Friday, January 20, 2012

how your kids were taught to hate SOPA

Post-blackout analysis continues today with a general recognition that US legislators have been scared away from legislating, and a new approach to attacking the problem of online piracy will have to be designed.

You can see this as something anywhere on the spectrum from great victory for grassroots democracy to needless waste of time and legislative effort. My view should be apparent.

Before I leave the topic for now, though, there is one aspect of the this blackout story that continues to nag.

How the message was spread that SOPA and PIPA were apparently so threatening to humankind.

Google and Wikipedia, among a number of other prominent web-based companies (mostly for-profit... mostly for obscene levels of profit), have permanently handed in their neutrality cards and made it perfectly clear that they will do everything in their power to influence your political opinions.

Fair enough for Google, I suppose. I don't know anyone outside the free-culture fanatics club who still believes Google has only our best interests at heart. How Wikipedians deal with their own suddenly unmasked bias will be interesting to watch. If Stephen Colbert has not yet coined the term factiness, I offer it to him free of charge.

Very sadly, the popular teaching site Khan Academy also got into the act on Wednesday. Who does not love the idea of  Khan's short, engaging, simplifying video lessons for kids and adult learners on subjects as broad as simple arithmetics to advanced physics? During the blackout, we learned that Khan had uploaded a special lesson on SOPA. I encourage everyone to go watch it here - but as you watch it, I would ask that you apply as fine a legal filter as you can muster. To me, there is something simply horrifying in the lack of legal nuance on display in Khan's anti-SOPA lesson -- and let's not fool ourselves, this is not a lesson about specific legislation; it is teaching against specific legislation that reflects an undisclosed worldview.

Khan very engagingly draws out a diagram of how SOPA is intended to work. He then goes into the language of the proposed bill to show fearful consequences. Those consequences, he emphasizes again and again could be as bad as someone shutting down YouTube or Facebook or any other prominent American site "on a whim."

Here's how he does it. Have a look at the legislative language quoted below, especially the words in red text:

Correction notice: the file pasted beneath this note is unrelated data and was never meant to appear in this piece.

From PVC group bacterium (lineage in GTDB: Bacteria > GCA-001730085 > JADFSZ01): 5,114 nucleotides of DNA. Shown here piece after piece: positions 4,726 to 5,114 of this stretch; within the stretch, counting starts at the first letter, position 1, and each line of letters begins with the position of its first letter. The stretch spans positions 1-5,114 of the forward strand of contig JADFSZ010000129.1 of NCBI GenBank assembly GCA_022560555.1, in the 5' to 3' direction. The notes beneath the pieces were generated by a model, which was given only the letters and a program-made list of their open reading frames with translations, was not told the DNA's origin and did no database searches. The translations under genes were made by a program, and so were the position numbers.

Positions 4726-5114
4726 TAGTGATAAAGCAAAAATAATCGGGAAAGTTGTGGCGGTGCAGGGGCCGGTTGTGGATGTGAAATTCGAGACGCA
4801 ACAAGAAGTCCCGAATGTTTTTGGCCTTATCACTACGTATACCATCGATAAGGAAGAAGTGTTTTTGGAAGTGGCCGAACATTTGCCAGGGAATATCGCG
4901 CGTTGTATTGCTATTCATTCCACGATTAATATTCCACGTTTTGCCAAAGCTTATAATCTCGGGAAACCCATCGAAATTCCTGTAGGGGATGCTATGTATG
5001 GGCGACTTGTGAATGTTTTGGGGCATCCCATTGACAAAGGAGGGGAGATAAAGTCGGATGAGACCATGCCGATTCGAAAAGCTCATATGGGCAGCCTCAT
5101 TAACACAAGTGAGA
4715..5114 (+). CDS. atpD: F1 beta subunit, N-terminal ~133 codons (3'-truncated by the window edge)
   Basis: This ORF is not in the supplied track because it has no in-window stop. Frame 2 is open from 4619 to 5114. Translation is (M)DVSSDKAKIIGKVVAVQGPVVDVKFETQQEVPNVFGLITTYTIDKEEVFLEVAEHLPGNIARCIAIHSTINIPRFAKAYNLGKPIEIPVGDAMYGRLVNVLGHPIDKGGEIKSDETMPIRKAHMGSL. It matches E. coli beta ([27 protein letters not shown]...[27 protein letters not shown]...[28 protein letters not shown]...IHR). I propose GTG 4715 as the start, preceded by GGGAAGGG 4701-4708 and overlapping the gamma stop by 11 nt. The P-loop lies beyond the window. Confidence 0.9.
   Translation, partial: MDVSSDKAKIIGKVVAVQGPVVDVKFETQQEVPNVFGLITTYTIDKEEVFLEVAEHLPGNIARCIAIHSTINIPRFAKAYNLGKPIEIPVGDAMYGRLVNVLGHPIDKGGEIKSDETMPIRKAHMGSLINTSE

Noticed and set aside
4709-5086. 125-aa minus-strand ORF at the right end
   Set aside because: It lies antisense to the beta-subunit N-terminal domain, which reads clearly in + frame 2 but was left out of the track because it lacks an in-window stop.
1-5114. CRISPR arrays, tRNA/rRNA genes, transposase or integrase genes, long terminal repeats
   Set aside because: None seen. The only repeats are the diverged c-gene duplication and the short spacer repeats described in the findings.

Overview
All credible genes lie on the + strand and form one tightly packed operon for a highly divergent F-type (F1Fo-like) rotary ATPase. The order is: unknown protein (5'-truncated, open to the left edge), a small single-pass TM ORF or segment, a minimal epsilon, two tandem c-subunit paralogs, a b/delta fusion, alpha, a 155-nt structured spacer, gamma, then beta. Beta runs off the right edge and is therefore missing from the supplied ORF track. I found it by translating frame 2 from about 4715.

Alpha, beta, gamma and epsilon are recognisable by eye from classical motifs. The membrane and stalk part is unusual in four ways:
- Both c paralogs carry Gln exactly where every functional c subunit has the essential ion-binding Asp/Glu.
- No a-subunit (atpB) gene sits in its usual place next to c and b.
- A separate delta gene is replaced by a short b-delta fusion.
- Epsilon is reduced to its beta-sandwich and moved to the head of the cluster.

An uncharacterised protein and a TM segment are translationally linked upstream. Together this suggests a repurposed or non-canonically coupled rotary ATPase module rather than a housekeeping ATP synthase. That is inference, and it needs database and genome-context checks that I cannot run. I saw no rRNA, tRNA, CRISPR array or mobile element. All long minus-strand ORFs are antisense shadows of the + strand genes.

(1) DEDICATED TO THEFT OF U.S. PROPERTY- An `Internet site is dedicated to theft of U.S. property' if--

(i) the U.S.-directed site is primarily designed or operated for the purpose of, has only limited purpose or use other than, or is marketed by its operator or another acting in concert with that operator for use in, offering goods or services in a manner that engages in, enables, or facilitates--
As though breaking down the reasoning behind 2 + 2 = 4, Khan explains that since YouTube and Facebook can be seen as sometimes enabling or facilitating copyright infringement, they would qualify as "dedicated to theft of U.S. property," and QED they could be shut down ... on a whim.

Teach your children well.

Let's look at that wording again with a slightly different emphasis:

(i) the U.S.-directed site is primarily designed or operated for the purpose of, has only limited purpose or use other than, or is marketed by its operator or another acting in concert with that operator for use in, offering goods or services in a manner that engages in, enables, or facilitates--
Who believes YouTube or Facebook are primarily designed or operated for the purpose of, have only limited purpose or use other than, or are marketed by their operators to steal U.S. property? Raise your hands.

I thought not.


Now, none of these examples of naked bias are particularly bad developments in my view. I hope everyone learns a lot from what has happened this week. I hope high school students everywhere now realize they need to ruthlessly question everything they read on Wikipedia and everything they watch on Khan Academy. I hope web searchers wonder how Google might just be filtering search results before they click I'm Feeling Lucky.

SOPA is dead, for now, and new legislation will have to be designed. In the meantime, I hope more folks start wondering just how much of that scary SOPA story we were told this week was actually true.

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Jawed Karim said...

I'm not sure if you're a lawyer, but your attempt to parse SOPA is plainly wrong. Few would argue that a site like Youtube enables or facilitates infringement. Like most sites involving user postings, it does.

The question is whether the site "is primarily designed or operated for the purpose of, has only limited purpose or use other than, or is marketed by its operator." A site such as Youtube would qualify here too. It doesn't need to meet all the conditions, only one will suffice. Is the site operated for the purpose of enabling infringement? That's exactly what Viacom says in its lawsuit against the company.

There are lots of other problems too. The circumvention rules are just awful as they definitely capture the same programs used to circumvent Chinese censorship. Not a good idea.

John said...

Jawed Karim,

I guess you missed my bio beside the posting. I'm not a lawyer. Are you?

You seem to be disagreeing with me by agreeing with what I wrote about the legal language. My point is not whether YouTube or Facebook enable or facilitate, but whether or not these beloved UGC and social media sites are "primarily designed or operated" to do so. They are not.

The failure of the Viacom suit kind of proves my point. Viacom did not argue that Google or Youtube were primarily designed to enable infringement, just that they were well aware of infringement. That remains true, as does the safe harbor provision allowing Goutuboogle to unintentionally host infringements as long as they respond to valid takedown notices. Facts like that might have been helpful for people to know as they made up their minds about SOPA. Those facts did not appear in the Khan lesson video.

There is nothing wrong with expecting multi-billion dollar corporations to properly regulate their behaviour.

And I am not saying the legislation didn't have problems. I'm saying give people the real facts when you are asking them to be aware - especially if you are a supposedly neutral encyclopedia, and double extra special especially if you are a teacher of some kind... say, a law professor, or a prominent internet sage.

Jawed Karim said...